Education Opinion

Closing Underperforming Schools

By Walt Gardner — December 22, 2010 2 min read

When schools consistently fail to make improvement, the most draconian measure advocated by reformers is closure. Yet little attention has been paid to the experience of cities that have voted to do so. That’s why the initial reaction in two districts which have chosen to go down this road is worthwhile studying.

In November, the Charlotte-Mecklenburg school board voted to close ten schools (“In North Carolina, a racial uproar over schools stirs old echoes,” Los Angeles Times, Dec. 19). What ensued was a backlash not seen for decades in the progressive southern city. The reason was that the student bodies of the schools slated for closure are 95 percent minority, while the district’s 135,000-student population overall is 33 percent white.

To better understand the reaction, it’s necessary to rewind to 1971 when the U.S. Supreme Court in Swann v. Charlotte-Mecklenburg Board of Education ordered busing to integrate the schools. The plan worked well until the 1990s when newcomers to the area argued that integrated schools lacked academic rigor. In 1999, a federal court put an end to busing, allowing parents to send their children to neighborhood schools. It wasn’t long before schools began to resegregate.

Yet the Charlotte-Mecklenburg schools were the recipient in October 2010 of the Broad Foundation’s prize for being among the top five large districts that have improved learning for poor and minority students.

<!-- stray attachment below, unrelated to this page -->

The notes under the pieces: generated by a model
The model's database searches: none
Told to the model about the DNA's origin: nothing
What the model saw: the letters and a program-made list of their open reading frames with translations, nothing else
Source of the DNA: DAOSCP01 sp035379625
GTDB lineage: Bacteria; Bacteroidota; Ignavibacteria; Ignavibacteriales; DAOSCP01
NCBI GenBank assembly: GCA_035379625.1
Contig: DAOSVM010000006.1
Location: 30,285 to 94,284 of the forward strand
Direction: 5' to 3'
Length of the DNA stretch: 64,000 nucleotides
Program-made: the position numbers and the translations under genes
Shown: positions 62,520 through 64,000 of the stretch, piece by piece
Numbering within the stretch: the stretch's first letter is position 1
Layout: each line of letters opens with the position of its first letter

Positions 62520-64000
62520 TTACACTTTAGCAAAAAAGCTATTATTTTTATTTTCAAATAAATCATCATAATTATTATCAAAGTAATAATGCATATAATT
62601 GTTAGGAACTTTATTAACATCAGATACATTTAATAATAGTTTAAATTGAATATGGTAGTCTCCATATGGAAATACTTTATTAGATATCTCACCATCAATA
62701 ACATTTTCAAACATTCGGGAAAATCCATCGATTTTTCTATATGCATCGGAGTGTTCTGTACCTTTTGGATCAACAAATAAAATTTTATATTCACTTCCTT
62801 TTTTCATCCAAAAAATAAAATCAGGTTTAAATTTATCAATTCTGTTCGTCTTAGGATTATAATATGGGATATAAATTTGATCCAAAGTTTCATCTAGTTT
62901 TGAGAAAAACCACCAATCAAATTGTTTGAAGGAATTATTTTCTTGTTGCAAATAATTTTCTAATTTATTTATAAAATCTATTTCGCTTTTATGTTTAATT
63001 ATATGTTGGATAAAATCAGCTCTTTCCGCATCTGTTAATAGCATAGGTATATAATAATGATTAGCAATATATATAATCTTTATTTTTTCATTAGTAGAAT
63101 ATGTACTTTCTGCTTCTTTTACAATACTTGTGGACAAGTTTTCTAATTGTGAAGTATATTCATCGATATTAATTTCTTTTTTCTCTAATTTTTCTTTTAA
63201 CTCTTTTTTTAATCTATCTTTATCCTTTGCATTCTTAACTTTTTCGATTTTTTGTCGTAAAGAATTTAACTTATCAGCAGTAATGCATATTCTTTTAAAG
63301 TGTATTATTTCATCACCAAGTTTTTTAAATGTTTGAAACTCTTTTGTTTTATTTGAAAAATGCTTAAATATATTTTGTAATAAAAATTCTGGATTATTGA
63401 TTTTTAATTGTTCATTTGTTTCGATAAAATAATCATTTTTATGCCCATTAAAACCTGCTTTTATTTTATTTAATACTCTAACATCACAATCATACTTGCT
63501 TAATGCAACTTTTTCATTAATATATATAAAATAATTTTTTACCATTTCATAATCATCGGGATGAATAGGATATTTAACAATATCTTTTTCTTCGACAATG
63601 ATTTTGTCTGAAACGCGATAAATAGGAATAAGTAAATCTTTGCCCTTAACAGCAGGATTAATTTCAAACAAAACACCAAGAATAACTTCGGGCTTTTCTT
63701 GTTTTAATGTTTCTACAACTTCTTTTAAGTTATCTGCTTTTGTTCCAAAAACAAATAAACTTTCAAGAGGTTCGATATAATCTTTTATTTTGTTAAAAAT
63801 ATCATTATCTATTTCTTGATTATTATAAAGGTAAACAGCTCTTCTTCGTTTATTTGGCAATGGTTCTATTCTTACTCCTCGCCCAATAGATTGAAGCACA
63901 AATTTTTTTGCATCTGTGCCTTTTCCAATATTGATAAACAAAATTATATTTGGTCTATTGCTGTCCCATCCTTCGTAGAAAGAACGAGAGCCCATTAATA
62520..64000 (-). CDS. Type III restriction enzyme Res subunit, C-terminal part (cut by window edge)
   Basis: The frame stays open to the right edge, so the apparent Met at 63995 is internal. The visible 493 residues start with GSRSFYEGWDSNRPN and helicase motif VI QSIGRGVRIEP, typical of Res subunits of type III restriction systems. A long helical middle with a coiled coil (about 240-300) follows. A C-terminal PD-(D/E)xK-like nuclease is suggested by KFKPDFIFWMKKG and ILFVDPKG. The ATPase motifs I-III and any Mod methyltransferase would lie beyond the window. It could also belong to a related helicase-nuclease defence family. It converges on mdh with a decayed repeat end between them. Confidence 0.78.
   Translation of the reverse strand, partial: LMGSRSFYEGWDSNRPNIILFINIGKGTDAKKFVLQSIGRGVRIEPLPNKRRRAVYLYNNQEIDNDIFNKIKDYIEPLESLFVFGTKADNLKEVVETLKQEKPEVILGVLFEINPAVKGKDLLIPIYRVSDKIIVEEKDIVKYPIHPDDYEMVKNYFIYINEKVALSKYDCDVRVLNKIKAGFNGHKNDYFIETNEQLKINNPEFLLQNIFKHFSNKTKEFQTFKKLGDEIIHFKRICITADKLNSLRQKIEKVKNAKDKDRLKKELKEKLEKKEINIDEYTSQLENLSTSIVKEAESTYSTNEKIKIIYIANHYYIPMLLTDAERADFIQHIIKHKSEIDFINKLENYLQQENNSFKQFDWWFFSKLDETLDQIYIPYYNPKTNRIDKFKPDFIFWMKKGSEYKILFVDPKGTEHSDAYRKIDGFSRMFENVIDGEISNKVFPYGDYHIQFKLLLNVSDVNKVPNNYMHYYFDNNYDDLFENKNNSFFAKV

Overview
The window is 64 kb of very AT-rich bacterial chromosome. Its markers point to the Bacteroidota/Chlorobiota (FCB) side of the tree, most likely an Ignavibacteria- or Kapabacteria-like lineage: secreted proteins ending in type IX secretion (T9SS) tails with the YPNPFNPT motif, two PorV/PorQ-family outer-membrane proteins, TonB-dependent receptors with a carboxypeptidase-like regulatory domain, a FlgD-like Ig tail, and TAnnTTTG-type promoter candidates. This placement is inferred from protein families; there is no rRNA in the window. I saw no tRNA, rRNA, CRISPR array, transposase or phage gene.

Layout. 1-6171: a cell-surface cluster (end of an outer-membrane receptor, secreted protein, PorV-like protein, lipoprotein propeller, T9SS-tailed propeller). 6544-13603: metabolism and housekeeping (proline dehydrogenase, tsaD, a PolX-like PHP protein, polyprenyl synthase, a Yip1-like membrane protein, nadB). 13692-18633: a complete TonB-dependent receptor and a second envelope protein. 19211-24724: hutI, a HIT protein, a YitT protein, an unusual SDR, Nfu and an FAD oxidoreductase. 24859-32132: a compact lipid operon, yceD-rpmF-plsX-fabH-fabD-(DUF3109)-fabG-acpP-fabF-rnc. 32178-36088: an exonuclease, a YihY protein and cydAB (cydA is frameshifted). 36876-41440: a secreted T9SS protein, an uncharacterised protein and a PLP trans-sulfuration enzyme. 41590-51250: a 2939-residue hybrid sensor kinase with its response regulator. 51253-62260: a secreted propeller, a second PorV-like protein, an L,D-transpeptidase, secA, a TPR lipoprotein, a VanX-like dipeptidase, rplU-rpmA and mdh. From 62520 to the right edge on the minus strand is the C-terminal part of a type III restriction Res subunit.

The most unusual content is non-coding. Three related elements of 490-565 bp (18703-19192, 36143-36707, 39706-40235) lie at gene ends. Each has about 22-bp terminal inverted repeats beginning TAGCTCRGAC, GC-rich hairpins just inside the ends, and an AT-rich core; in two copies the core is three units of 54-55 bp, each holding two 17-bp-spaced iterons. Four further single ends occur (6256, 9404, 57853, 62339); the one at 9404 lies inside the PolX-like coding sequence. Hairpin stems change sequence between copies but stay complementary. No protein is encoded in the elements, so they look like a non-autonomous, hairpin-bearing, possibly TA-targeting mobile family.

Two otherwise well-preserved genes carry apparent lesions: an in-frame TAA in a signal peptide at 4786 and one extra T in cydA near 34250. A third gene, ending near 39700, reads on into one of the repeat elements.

A similar firestorm took place in Boston, when the school committee (board of education) early this month reluctantly voted to shutter nine schools and merge eight others into four. The decision was caused by a huge budget hole. By its action, the school committee hopes to save up to $20 million by integrating certain services rather than by busing. Another $20 million in savings is expected by closing and merging schools.

Part of the recent tumult has its roots in the 1970s when a federal judge ordered busing to address segregation in Boston’s schools. For an eyewitness account of that era, I recommend Southie Won’t Go by Ione Malloy (University of Illinois Press, 1986). Although the order was lifted long ago, bitter memories persist.

Boston too was the winner of the Broad Foundation prize. In 2006, it took the honor for its success in improving academic achievement, especially among racial- and ethnic- groups. The district was cited for outperforming demographically similar districts in the state in reading and math in elementary, middle and high school. So impressed was the Los Angeles Times that it published a four-part series on Aug. 6- 10, 2006 under the umbrella “Learning from Boston.”

There is a lesson that emerges from both places. When districts decide to close schools on the basis of criteria that parents do not support, they better be prepared for push back. That’s because parents feel betrayed. This distrust is evident in both Boston and Charlotte-Mecklenburg. I can’t blame parents, particularly when they have not been given an opportunity to voice their opinions before a decision is made. Once school officials lose their trust, it’s extremely difficult to regain it.

The next school district that is forced to make the tough decision to close schools needs to involve parents in the decision-making process. Telling them after the fact is not the way to build a partnership.

The opinions expressed in Walt Gardner’s Reality Check are strictly those of the author(s) and do not reflect the opinions or endorsement of Editorial Projects in Education, or any of its publications.


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